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Financial Issues This forum is for discussing any of the financial issues involved in your divorce.

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Old 01-11-2017, 10:29 PM
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Default Section 7 and lump sum support

I have a question and was hoping somebody could help me. I'm deciding between offering a lump sum support payment or ongoing monthly support.
While I'd prefer to make a lump sum, I'm concerned that this will mean that I will have to pay more of a share of section 7 expenses going forward as this support won't be added to my ex's income over the next few years. For example, with ongoing SS, I would pay 60/40 s7, but with lump sum would it be based on our incomes without additional support included (more like 80/20)?

I'm concerned she's going to rake me over the coals with section 7 claims.

Does anybody have any experience/advice on this? Am I misunderstanding this?

Thanks so much for any assistance
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Old 01-11-2017, 10:53 PM
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Can this be addressed in your separation agreement?

eg.

"For the purposes of determining proportionate shares of s7 expenses only, the lump sum of spousal support will be considered to be equivalent to extra income $1000/month for the recipient and -$1000/month deducted from the income of the payor."

I didn't word that well, but that's my brainstorm idea.
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Old 01-12-2017, 12:36 AM
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Normally Cs is paid before alimony so alimony isn't considered income for the purposes Of Cs and s7
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Old 01-12-2017, 08:19 AM
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And in most cases s7 has to be agreed to. Only medical and daycare are set s7 to be paid. She cant just sign the kids up for everything and then come calling. Remember the wording is "extra-ordinary" in light of the income of both parents including cs and ss.
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Old 01-12-2017, 10:51 AM
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Quote:
Originally Posted by Links17 View Post
Normally Cs is paid before alimony so alimony isn't considered income for the purposes Of Cs and s7
For whatever reason, s7 is determined using gross income. Spousal support changes gross income. S7 should of course be calculated on net income after CS and SS, but it isn't, because the people who make the rules don't get math.
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Old 01-12-2017, 11:11 AM
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Bear in mind that SS is tax-deductible (for you) when it's done as monthly payments but not when it's done as a one-time transfer, so there may be benefits to paying monthly with a set end date, even if it means that you pay a higher proportion of S7 than you would with a lump-sum SS payment.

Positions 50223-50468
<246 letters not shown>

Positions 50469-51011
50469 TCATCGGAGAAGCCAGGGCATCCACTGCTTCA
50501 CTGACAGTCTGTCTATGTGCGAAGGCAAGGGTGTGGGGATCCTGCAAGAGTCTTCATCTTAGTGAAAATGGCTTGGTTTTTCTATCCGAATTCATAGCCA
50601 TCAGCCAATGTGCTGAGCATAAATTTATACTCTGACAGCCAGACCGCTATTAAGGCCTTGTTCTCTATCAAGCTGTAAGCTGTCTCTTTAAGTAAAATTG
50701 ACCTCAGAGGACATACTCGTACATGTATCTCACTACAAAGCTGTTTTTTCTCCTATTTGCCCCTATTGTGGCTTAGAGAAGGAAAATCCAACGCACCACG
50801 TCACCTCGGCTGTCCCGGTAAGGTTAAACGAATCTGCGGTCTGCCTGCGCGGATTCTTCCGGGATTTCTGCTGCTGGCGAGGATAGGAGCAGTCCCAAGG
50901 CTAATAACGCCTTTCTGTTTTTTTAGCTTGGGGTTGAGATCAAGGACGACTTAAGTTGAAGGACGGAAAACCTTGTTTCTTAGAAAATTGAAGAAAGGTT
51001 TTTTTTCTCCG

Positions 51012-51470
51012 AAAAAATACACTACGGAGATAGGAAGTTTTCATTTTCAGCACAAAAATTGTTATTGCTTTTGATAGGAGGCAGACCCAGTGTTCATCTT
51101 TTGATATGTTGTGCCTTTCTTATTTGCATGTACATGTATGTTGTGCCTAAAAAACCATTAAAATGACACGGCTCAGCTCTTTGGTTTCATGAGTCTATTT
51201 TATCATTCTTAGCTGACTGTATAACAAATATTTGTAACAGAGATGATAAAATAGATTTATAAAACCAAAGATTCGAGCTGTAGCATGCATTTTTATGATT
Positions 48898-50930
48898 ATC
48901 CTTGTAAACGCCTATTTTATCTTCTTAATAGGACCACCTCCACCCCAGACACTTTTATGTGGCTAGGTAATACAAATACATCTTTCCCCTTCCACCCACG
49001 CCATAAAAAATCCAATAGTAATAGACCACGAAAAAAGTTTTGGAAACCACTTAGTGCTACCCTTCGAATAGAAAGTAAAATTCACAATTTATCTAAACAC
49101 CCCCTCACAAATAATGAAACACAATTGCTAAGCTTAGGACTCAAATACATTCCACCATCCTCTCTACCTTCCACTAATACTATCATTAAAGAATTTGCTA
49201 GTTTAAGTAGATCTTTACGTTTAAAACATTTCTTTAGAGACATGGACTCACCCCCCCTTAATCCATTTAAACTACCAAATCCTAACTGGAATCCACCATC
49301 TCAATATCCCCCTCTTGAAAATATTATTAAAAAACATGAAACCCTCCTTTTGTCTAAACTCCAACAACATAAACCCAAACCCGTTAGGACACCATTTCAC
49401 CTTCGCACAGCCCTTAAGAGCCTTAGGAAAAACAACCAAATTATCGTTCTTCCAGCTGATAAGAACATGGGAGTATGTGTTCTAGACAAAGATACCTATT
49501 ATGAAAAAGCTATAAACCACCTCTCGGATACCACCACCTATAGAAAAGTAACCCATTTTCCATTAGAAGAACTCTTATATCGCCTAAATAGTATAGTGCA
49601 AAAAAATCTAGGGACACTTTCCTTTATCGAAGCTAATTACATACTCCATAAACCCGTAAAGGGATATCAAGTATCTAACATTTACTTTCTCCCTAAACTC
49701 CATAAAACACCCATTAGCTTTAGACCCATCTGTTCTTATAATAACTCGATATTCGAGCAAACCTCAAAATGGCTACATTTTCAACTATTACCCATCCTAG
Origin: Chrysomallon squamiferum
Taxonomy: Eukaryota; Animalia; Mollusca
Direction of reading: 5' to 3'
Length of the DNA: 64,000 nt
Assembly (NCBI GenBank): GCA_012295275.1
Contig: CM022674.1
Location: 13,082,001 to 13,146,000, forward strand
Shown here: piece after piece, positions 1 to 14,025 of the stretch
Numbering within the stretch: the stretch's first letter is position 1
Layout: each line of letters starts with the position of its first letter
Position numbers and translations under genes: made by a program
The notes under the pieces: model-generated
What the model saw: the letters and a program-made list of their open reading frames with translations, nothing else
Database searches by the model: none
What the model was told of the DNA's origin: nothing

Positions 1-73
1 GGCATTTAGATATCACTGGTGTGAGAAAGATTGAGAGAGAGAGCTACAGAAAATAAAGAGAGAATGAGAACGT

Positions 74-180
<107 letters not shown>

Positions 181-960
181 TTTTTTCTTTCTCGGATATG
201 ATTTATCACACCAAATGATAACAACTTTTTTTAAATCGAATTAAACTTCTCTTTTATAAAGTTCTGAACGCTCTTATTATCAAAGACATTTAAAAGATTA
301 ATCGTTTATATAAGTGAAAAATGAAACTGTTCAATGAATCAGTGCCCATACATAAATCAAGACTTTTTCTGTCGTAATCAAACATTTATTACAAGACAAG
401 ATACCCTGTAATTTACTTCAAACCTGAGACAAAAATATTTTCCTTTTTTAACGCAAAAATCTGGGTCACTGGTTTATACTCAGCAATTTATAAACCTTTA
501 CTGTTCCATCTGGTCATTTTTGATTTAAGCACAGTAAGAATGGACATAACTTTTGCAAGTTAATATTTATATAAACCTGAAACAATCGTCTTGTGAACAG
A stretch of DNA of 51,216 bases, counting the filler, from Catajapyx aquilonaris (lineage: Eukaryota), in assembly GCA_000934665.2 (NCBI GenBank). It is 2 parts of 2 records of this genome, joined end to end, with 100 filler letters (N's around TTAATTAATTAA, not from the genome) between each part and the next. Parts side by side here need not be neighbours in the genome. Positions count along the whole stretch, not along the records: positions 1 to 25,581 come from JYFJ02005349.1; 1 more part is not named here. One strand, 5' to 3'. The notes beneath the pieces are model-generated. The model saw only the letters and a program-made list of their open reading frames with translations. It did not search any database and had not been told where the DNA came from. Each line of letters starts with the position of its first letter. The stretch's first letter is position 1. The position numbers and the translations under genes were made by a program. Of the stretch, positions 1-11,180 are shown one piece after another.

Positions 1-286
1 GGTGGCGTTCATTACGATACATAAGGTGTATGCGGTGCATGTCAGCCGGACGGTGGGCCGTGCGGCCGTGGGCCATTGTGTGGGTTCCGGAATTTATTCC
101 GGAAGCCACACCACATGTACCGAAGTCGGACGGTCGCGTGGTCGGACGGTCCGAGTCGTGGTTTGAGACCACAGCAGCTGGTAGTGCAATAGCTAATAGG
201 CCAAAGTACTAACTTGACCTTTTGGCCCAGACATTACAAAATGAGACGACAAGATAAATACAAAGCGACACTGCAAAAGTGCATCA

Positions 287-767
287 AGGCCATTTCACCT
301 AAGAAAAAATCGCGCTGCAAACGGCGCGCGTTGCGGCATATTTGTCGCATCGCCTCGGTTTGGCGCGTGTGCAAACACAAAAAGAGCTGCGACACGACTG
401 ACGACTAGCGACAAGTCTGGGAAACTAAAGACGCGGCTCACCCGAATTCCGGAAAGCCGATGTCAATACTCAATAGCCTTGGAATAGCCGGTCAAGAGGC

Whether this is beneficial or not depends on how much you expect S7 to amount to in the next few years. As others have pointed out, the only non-negotiable S7 expenses are child care and medical expenses - everything else needs your agreement.
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Old 01-12-2017, 12:07 PM
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Thanks everybody for your help. She's already asking for me to pay for a nanny as section 7 and I can only see this escalating (private schools, etc).

Its frustrating that if I pay a lump sum spousal support that I will owe more section 7 expenses down the line because it won't change her or my incomes.

If I instead pay ongoing monthly spousal support, our incomes will be more balanced so I would pay less section 7, and she'd be less likely to abuse it.

Does anyone have experience fighting section 7 claims? Will we have to go to court every time we can't agree on what qualifies? She's getting huge support payments, yet wants a nanny, extra-curriculars, camp, etc.

Thanks again.
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Old 01-12-2017, 12:07 PM
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Also, child support cannot be paid in a lump sum unless there is an agreement to waiver from the guidelines (which never happens). You may add a s7 amount to your cs obligations but that doesnt always work if you dont update your agreement. For instance you pay an additional amount for daycare and the child has reached the age where its not required.

Think about all the aspects including long term ramifications of this decision. SS is included in the other parents income for proportionate share of s7.
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